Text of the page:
What Is Bullying (And What Isn’t Bullying)?

At COMPASSION IT, we encourage schools and parents to introduce compassion to prevent and curb bullying. Our reversible wristbands are an easy and tangible tool that make compassion accessible for all ages.

If you’re a parent or an educator, you might share my fears. My 9-year-old daughter, Hannah, hasn’t been bullied yet, but I know it could start happening any day. How will I be able to recognize if a bully is targeting Hannah? How will I handle that? Or worse, what will I do if SHE is the bully?

In order for children to thrive and learn, they need to feel safe. If you are an educator or a parent, it’s important to understand bullying and how compassion can be its antidote. That’s why I’ve created a five-part series to help understand how to spot bullying, how to combat bullying, and why it’s important to bring compassion into the mix.

According to StopBullying.gov, the definition of bullying is:

“unwanted, aggressive behavior among school aged children that involves a real or perceived power imbalance. The behavior is repeated, or has the potential to be repeated, over time.”

The key point is that bullying is targeted, intentional, and repetitive. It is a pattern of behaviors that harms a child.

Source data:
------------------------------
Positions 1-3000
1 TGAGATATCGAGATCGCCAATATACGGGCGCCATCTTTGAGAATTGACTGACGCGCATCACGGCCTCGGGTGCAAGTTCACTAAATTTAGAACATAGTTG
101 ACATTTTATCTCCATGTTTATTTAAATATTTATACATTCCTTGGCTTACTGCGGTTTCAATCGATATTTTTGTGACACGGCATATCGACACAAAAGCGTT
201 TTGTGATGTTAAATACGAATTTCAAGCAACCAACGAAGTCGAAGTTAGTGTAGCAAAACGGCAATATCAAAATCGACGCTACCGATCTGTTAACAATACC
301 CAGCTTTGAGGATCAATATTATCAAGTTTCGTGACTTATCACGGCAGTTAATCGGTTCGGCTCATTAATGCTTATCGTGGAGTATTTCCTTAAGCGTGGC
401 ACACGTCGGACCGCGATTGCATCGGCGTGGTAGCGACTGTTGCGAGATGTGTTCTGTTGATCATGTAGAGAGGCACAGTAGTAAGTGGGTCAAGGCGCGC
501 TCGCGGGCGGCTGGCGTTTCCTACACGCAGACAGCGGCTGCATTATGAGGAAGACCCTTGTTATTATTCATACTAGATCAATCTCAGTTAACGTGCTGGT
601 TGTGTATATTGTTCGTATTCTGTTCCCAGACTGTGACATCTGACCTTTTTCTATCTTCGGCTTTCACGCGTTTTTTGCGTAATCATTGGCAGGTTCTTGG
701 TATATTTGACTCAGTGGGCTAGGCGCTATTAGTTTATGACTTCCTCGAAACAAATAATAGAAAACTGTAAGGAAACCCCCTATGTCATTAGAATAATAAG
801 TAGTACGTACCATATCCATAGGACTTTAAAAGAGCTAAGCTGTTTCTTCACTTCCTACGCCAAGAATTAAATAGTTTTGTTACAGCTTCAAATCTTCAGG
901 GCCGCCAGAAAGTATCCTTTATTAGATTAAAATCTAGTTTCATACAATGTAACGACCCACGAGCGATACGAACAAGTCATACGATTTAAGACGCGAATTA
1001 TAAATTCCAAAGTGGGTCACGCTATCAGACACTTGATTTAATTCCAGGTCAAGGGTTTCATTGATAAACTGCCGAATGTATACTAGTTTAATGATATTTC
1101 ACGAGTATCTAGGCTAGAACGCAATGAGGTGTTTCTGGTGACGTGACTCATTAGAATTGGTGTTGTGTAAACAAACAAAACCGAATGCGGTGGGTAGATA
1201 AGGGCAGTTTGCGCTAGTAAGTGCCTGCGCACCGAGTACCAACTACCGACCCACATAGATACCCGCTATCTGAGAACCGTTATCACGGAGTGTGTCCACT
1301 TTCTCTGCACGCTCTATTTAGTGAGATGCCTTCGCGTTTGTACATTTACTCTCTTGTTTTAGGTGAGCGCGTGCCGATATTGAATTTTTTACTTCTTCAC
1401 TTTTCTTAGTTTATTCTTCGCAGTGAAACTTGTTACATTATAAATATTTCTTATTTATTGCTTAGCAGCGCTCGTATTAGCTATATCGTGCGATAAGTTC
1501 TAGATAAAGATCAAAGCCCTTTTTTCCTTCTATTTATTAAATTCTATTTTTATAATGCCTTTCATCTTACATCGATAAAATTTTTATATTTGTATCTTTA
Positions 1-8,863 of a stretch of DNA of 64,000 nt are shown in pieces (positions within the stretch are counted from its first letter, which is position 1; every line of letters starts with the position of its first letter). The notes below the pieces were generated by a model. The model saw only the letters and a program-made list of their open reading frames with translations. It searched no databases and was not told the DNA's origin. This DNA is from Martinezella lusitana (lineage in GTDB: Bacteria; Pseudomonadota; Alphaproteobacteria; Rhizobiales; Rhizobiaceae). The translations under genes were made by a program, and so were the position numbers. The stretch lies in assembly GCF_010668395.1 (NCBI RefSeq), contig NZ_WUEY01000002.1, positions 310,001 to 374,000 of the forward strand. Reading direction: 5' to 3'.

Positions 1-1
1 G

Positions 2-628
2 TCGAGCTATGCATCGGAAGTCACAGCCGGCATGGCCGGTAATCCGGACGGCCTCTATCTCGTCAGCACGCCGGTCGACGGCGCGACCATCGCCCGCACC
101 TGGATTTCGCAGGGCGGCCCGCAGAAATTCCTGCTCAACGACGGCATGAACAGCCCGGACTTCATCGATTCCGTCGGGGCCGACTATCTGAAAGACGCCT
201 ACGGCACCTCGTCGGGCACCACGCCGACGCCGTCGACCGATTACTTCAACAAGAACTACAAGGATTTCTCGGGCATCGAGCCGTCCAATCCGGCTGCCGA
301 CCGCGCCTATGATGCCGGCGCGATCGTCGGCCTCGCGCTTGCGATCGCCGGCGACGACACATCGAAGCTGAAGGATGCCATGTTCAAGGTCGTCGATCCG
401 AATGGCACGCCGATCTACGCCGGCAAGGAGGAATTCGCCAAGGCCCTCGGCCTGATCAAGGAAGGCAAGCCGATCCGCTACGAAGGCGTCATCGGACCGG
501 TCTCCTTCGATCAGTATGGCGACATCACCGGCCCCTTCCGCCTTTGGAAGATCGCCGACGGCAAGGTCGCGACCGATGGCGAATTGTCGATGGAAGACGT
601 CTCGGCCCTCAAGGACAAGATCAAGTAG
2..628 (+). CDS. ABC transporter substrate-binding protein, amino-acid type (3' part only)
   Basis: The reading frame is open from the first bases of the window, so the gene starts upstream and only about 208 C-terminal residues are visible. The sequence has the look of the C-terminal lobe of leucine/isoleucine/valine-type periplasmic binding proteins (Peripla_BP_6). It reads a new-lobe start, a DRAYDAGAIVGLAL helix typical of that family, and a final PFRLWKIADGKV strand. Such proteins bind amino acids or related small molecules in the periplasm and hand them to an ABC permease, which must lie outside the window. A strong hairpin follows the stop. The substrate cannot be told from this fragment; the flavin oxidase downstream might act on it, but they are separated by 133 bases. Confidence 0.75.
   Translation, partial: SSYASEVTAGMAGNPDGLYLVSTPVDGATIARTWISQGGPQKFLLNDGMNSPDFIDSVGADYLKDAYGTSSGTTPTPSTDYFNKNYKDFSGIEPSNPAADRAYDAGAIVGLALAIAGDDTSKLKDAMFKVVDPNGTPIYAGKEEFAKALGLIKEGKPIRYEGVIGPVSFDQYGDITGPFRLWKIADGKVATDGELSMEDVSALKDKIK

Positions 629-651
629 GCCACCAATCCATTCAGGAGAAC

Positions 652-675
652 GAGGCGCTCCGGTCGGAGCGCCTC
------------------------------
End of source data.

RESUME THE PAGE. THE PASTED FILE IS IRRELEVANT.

Bullying can take many forms, and there are four categories of bullying:

1 – Verbal Bullying

This includes teasing, name-calling, inappropriate sexual comments, and taunting.

 

2 – Social Bullying

Often referred to as relational bullying, social bullying happens when someone is trying to deliberately hurt another’s reputation. This includes

spreading rumors, repeatedly excluding someone, and telling other children not to be friends with someone.

 

3 – Physical Bullying

This includes hitting, pushing, tripping, stealing possessions, and sexual assault. Boys are more likely to participate in physical bullying than girls.

 

4 – Cyber-Bullying

Cyber bullies use the internet (social media, mostly) to target their victims. Rumors and insults can quickly spread through social media, and it’s nearly impossible to eradicate them.